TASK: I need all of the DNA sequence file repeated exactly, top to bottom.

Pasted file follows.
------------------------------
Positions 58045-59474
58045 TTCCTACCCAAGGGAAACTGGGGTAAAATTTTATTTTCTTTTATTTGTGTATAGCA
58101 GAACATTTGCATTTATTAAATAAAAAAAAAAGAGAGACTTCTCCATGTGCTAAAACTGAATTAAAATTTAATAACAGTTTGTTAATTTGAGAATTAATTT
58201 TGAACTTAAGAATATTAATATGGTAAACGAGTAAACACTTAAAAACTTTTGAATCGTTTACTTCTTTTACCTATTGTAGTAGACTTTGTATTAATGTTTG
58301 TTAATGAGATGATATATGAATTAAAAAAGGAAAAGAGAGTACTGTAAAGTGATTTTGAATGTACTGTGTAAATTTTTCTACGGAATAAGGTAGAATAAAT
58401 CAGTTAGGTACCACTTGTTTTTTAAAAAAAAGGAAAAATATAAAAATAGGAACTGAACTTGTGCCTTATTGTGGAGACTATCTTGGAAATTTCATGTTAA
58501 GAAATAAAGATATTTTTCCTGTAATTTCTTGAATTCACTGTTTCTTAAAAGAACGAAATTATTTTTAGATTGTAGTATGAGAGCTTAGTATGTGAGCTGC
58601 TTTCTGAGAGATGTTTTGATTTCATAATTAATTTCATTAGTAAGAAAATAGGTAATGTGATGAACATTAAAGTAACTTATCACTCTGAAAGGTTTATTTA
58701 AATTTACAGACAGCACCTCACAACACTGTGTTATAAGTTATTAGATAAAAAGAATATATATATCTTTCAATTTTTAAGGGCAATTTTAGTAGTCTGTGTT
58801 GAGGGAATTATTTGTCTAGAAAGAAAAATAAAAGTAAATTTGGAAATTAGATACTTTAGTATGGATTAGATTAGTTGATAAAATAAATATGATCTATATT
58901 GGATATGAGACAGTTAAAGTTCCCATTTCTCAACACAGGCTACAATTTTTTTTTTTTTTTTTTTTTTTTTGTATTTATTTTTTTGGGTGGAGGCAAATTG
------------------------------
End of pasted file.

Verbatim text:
Positions 58045-59474
58045 TTCCTACCCAAGGGAAACTGGGGTAAAATTTTATTTTCTTTTATTTGTGTATAGCA
58101 GAACATTTGCATTTATTAAATAAAAAAAAAAGAGAGACTTCTCCATGTGCTAAAACTGAATTAAAATTTAATAACAGTTTGTTAATTTGAGAATTAATTT
58201 TGAACTTAAGAATATTAATATGGTAAACGAGTAAACACTTAAAAACTTTTGAATCGTTTACTTCTTTTACCTATTGTAGTAGACTTTGTATTAATGTTTG
58301 TTAATGAGATGATATATGAATTAAAAAAGGAAAAGAGAGTACTGTAAAGTGATTTTGAATGTACTGTGTAAATTTTTCTACGGAATAAGGTAGAATAAAT
58401 CAGTTAGGTACCACTTGTTTTTTAAAAAAAAGGAAAAATATAAAAATAGGAACTGAACTTGTGCCTTATTGTGGAGACTATCTTGGAAATTTCATGTTAA
58501 GAAATAAAGATATTTTTCCTGTAATTTCTTGAATTCACTGTTTCTTAAAAGAACGAAATTATTTTTAGATTGTAGTATGAGAGCTTAGTATGTGAGCTGC
58601 TTTCTGAGAGATGTTTTGATTTCATAATTAATTTCATTAGTAAGAAAATAGGTAATGTGATGAACATTAAAGTAACTTATCACTCTGAAAGGTTTATTTA
58701 AATTTACAGACAGCACCTCACAACACTGTGTTATAAGTTATTAGATAAAAAGAATATATATATCTTTCAATTTTTAAGGGCAATTTTAGTAGTCTGTGTT
58801 GAGGGAATTATTTGTCTAGAAAGAAAAATAAAAGTAAATTTGGAAATTAGATACTTTAGTATGGATTAGATTAGTTGATAAAATAAATATGATCTATATT
58901 GGATATGAGACAGTTAAAGTTCCCATTTCTCAACACAGGCTACAATTTTTTTTTTTTTTTTTTTTTTTTTGTATTTATTTTTTTGGGTGGAGGCAAATTG